High Promoter Methylation Levels of APC Predict Poor Prognosis in Sextant Biopsies from Prostate Cancer Patients

R. Henrique, F. R. Ribeiro, D. Fonseca, M. O. Hoque, A. L. Carvalho, V. L. Costa, M. Pinto, J. Oliveira, M. R. Teixeira, D. Sidransky, C. Jeronimo
2007 Clinical Cancer Research  
Purpose: Prostate cancer is a highly prevalent malignancy and constitutes a major cause of cancer-related morbidity and mortality. Owing to the limitations of current clinical, serologic, and pathologic parameters in predicting disease progression, we sought to investigate the prognostic value of promoter methylation of a small panel of genes by quantitative methylation-specific PCR (QMSP) in prostate biopsies. Experimental Design: Promoter methylation levels of APC, CCND2, GSTP1, RARB2, and
more » ... SF1A were determined by QMSP in a prospective series of 83 prostate cancer patients submitted to sextant biopsy. Clinicopathologic data [age, serum prostate-specific antigen (PSA), stage, and Gleason score] and time to progression and/or death from prostate cancer were correlated with methylation findings. Log-rank test and Cox regression model were used to identify which epigenetic markers were independent predictors of prognosis. Results: At a median follow-up time of 45 months, 15 (18%) patients died from prostate cancer, and 37 (45%) patients had recurrent disease. In univariate analysis, stage and hypermethylation of APC were significantly associated with worse disease^specific survival, whereas stage, Gleason score, high diagnostic serum PSA levels, and hypermethylation of APC, GSTP1, and RASSF1A were significantly associated with poor disease-free survival. However, in the final multivariate analysis, only clinical stage and high methylation of APC were significantly and independently associated with unfavorable prognosis, i.e., decreased disease-free and diseasespecific survival. Conclusions: High-level APC promoter methylation is an independent predictor of poor prognosis in prostate biopsy samples and might provide relevant prognostic information for patient management. Prostate cancer (PCa) is a highly prevalent malignancy and constitutes a major cause of cancer-related morbidity and mortality, accounting for 33% of all cancers diagnosed and for nearly 10% of all cancer deaths in U.S. males (1). Although serum prostate-specific antigen (PSA) is generally recommended for PCa screening, confirmation of diagnosis requires a prostate biopsy (2). The relevance of this biopsy exceeds its diagnostic purposes because the assessment of tumor grade and extent has a substantial impact on therapeutic decision making. However, the information provided by prostate biopsy meets with important limitations owing to intra-and interobserver variability in Gleason grading and sampling error (3, 4). Moreover, other accepted prognostic factors (e.g., clinical stage and pretherapeutic serum PSA levels) that influence treatment decisions are rather imperfect in predicting disease progression. The ability to predict disease-specific and disease-free survival at diagnosis is Imaging, Diagnosis, Prognosis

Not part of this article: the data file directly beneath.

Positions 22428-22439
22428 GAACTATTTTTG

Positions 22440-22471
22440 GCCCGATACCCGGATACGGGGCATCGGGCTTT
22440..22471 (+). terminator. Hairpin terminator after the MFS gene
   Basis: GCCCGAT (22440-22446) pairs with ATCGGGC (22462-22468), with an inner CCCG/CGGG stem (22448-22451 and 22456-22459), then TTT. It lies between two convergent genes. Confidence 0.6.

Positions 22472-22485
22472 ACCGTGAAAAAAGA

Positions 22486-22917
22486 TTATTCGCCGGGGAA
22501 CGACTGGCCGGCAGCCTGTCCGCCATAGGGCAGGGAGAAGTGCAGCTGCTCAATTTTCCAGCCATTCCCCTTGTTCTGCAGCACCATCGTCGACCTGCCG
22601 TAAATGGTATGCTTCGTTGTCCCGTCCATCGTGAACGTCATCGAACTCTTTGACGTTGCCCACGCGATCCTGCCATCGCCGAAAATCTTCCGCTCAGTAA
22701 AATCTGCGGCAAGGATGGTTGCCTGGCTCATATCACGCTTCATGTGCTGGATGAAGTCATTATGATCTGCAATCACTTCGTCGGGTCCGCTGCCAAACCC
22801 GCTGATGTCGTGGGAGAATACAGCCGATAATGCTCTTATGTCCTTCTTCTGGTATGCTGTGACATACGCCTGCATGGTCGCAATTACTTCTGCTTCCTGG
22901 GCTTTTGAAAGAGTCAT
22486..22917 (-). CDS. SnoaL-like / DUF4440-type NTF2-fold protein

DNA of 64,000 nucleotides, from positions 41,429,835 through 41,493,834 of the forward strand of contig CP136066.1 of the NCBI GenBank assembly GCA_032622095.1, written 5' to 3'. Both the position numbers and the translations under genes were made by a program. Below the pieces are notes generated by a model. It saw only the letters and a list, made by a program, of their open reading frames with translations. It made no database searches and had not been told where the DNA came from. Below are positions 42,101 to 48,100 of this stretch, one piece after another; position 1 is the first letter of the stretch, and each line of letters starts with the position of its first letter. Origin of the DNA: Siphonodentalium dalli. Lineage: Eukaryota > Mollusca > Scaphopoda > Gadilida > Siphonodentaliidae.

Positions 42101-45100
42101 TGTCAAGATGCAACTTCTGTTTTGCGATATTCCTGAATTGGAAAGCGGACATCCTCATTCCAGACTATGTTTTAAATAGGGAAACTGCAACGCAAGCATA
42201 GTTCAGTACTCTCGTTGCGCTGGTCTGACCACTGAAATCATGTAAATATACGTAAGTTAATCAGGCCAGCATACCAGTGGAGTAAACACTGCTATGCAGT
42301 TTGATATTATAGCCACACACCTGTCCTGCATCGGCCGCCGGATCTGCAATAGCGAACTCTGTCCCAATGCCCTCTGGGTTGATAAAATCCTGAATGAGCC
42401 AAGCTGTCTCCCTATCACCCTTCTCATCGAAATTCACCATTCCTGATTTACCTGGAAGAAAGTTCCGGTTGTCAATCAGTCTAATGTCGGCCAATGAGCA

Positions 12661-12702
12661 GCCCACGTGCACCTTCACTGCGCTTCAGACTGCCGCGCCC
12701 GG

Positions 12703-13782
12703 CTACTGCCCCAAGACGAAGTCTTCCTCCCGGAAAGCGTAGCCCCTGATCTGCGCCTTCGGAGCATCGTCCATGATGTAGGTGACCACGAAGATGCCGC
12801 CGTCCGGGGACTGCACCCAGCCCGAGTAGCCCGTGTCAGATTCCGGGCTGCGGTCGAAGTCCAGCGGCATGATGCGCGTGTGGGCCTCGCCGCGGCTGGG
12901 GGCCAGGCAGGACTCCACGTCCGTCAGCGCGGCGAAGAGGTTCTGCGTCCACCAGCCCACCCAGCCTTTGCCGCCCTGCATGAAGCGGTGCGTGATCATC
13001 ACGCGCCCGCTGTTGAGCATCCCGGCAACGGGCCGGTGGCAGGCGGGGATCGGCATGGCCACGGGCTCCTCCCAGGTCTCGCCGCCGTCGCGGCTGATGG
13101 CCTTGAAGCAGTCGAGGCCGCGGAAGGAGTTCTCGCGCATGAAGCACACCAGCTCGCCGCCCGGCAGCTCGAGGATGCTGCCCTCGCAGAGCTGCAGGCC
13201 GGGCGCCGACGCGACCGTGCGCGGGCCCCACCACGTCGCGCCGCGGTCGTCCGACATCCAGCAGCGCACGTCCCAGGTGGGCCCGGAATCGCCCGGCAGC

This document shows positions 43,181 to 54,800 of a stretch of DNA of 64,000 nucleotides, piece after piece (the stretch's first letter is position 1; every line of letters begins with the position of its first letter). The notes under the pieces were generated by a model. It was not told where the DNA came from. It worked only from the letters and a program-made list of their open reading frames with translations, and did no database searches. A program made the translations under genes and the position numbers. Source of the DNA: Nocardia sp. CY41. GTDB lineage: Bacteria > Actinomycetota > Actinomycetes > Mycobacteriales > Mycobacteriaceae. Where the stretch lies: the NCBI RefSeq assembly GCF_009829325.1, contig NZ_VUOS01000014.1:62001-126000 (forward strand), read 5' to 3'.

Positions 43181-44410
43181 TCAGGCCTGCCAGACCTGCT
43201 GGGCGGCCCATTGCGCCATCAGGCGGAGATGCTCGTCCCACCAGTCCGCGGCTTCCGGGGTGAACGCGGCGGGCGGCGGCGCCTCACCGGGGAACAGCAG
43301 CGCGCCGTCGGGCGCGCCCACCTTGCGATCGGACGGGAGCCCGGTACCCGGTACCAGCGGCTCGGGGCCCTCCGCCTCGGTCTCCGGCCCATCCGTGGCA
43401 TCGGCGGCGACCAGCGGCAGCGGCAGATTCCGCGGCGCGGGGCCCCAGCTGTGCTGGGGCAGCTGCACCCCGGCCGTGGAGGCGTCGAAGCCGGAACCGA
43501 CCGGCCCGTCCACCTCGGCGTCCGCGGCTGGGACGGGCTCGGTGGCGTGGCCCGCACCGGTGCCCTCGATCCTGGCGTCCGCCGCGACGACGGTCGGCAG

doi:10.1158/1078-0432.ccr-07-1042 pmid:17947477 fatcat:kckl25f4nzerhdlrtmkunciojq